|woodrow.org||Seniors||Jan. 31, 2018||See below|
The Woodrow Wilson Teaching Fellowship seeks to attract talented, committed individuals with backgrounds in the STEM fields—science, technology, engineering, and mathematics—into teaching in high-need secondary schools in Georgia and New Jersey. The Fellowship also works to change the way top teachers are prepared, partnering with colleges and universities that have agreed to provide Fellows with innovative, year-long classroom experiences, rigorous academic work, and ongoing mentoring.
The Fellowship is open to applicants who:
- have majored in and/or have a strong professional background in a STEM field (science, technology, engineering, or math);
- demonstrate a commitment to the program and its goals;
- have U.S. citizenship or permanent residency;
- have attained, or expect to attain by June 30, 2018, a bachelor’s degree from an accredited U.S. college or university or its international equivalent;
- a cumulative undergraduate grade point average (GPA) of 3.0 or better on a 4.0 scale is preferred (Note: Candidates who can demonstrate excellence through other avenues will also be considered. All applications are considered in their entirety and selection is based on merit.)
The Teaching Fellowship application has been aligned with graduate admission requirements and will be reviewed at all participating universities. You do not need to apply separately or submit any supporting documentation to a partner university.
- Select your institution(s). Please refer to the detailed information on the Fellowship's university partners to select the institution(s) to which you will apply.
- Review financial aid opportunities. Each of the participating institutions provides financial aid opportunities for graduate students. Should you be interested in applying for need-based financial aid from the federal government, you will need to complete the Free Application for Federal Student Aid (FAFSA) which can be found at www.fafsa.ed.gov. The Federal government offers loan forgiveness of up to $17,500 in Federal loans for math and science teachers who 1) meet the highly-qualified teacher status, 2) teach for five consecutive years, and 3) teach for these five years in a low-income school. As a Teaching Fellow, you should easily meet the criteria of being a highly-qualified teacher in a low-income school. For more information, please visit the Federal Loan Forgiveness Website.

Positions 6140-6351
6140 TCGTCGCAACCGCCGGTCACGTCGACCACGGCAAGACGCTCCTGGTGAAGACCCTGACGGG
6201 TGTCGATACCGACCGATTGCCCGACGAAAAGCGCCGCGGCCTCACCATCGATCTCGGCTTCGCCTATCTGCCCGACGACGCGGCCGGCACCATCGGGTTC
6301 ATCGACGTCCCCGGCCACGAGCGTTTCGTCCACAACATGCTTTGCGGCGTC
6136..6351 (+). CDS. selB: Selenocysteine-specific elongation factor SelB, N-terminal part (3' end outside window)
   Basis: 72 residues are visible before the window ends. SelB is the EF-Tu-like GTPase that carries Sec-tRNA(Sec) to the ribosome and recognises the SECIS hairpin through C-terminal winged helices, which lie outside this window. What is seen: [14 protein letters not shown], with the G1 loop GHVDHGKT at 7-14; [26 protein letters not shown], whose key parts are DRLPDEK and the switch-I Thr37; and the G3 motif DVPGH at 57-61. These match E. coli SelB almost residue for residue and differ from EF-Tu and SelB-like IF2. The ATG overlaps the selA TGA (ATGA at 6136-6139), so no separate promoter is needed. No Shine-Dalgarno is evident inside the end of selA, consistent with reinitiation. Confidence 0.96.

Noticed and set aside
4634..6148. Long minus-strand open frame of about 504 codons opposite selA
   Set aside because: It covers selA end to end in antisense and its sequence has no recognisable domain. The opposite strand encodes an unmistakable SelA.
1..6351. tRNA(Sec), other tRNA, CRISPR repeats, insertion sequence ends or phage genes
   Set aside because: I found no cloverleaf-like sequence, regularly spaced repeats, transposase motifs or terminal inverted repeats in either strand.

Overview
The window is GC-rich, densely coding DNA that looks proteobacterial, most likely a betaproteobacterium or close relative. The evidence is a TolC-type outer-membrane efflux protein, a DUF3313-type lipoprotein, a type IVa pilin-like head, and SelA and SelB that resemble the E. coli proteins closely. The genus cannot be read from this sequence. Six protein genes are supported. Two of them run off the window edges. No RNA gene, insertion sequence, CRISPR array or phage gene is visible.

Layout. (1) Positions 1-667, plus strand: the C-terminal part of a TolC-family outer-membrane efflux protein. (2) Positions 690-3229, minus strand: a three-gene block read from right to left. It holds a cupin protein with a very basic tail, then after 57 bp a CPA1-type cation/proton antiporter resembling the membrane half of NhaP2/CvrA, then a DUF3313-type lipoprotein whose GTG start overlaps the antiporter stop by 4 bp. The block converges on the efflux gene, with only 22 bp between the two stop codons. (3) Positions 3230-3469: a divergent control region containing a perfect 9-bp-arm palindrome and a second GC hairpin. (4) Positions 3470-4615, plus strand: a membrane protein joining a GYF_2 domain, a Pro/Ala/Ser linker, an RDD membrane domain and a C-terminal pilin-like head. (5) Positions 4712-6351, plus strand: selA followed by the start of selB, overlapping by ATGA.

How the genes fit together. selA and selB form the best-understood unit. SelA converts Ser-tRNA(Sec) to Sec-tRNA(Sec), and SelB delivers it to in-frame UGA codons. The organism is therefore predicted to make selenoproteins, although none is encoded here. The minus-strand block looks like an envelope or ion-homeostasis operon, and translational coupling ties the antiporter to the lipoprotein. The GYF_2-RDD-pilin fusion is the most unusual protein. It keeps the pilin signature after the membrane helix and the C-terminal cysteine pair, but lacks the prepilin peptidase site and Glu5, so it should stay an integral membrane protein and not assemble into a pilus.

- Create an online account and apply. After creating an account, you will be taken to your personal profile page where you will be able to return at any time to edit your personal information, change your password, register for events, start and/or complete your application, and submit and/or verify receipt of supplemental items.
- Submit supplemental items. In addition to your online application, you must submit a resumé, two letters of recommendations, and official transcripts for each institution attended.
- Take the required tests. Every state has different teacher testing requirements and qualifying scores for program admission and licensure. For more information on recommended tests/licensure requirements, click here.
For more information about the application process, click here.
For the 2017 Woodrow Wilson Teaching Fellowships there are three application deadlines: Oct. 17, 2017, Nov. 30, 2017, and Jan. 31, 2018.
Value of the Award
- admission to a master's degree program at a partner university
- preparation for teacher certification in science, mathematics or technology education
- extensive preparation for teaching in a high-need urban or rural secondary school for one full year prior to becoming the teacher-of-record in a science or math classroom
- a $30,000 stipend, with tuition arrangements varying by campus in Georgia, Indiana, and New Jersey. (Once Fellows are certified teachers at the end of the first year, they obtain salaried employment in high-need schools.)
- support and mentoring throughout the three-year teaching commitment
- support of a cohort of WW Fellows passionate about science and math education
- lifelong membership in a national network of Woodrow Wilson Fellows who are intellectual leaders
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